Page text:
So Sandra, is there anything else that you'd like to share with the audience today before we sign off?

Maggie: I just think that I really believe that the universe sends us where we're supposed to go and, and the fact that I found you through someone else that I found I know that this was meant to be and it was exactly what I needed. And I'm, as you say, I feel like I still will need the community and I can always come back and do a module again, or there's always someone to talk to. I just I really feel supported and I thank you for that.

Amber: Thank you so much for investing in yourself and believing that Burned-In Teacher is here to help you that's why I built it. I never wanted anybody to feel as isolated and ashamed and as horrible as I felt.  I went through all of that alone and I just don't want that for any of my people, which are people like you teachers, administrators, counselors, coaches, and anybody who's working with kids in any capacity. So thank you so much for spending time with us today. I'm so grateful that you're part of the community and I'm so excited to see how your year goes for you.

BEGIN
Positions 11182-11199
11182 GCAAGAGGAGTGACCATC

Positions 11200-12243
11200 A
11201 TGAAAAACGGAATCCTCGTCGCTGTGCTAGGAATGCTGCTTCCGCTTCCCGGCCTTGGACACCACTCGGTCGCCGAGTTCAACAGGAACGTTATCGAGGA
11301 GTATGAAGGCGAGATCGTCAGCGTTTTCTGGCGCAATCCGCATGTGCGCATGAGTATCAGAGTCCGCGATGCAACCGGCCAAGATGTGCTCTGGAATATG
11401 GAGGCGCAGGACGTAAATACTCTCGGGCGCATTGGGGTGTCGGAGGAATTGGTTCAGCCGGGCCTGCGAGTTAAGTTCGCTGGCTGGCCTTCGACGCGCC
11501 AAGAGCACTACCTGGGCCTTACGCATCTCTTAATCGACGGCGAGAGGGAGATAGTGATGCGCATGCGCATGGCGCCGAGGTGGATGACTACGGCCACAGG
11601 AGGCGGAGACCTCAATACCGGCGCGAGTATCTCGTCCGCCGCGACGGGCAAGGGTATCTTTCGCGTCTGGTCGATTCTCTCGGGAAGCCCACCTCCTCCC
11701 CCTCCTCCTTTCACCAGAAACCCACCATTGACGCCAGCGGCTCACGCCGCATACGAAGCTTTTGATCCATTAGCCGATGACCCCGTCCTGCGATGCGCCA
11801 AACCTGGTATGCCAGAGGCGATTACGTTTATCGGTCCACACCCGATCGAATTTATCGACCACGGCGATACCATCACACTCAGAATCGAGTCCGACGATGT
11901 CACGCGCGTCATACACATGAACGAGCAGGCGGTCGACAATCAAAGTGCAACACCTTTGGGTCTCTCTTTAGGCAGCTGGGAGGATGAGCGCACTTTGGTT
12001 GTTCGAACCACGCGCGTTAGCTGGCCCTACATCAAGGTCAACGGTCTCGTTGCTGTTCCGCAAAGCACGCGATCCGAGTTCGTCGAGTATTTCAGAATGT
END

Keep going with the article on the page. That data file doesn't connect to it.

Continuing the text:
CALL TO ACTION: THINGS YOU CAN DO TOMORROW 

  1. Determine long-term goals - both professionally and personally - and make a plan to reach them. 
  2. Stop, take a breath, and pay attention to your thoughts and feelings. 
  3. Reassess your boundaries.  Are there boundaries that are continually crossed or ones that you need to create? 

 

RESOURCES MENTIONED IN THIS EPISODE 

Episode 65: Get Happy and Healthy with Holly Thompson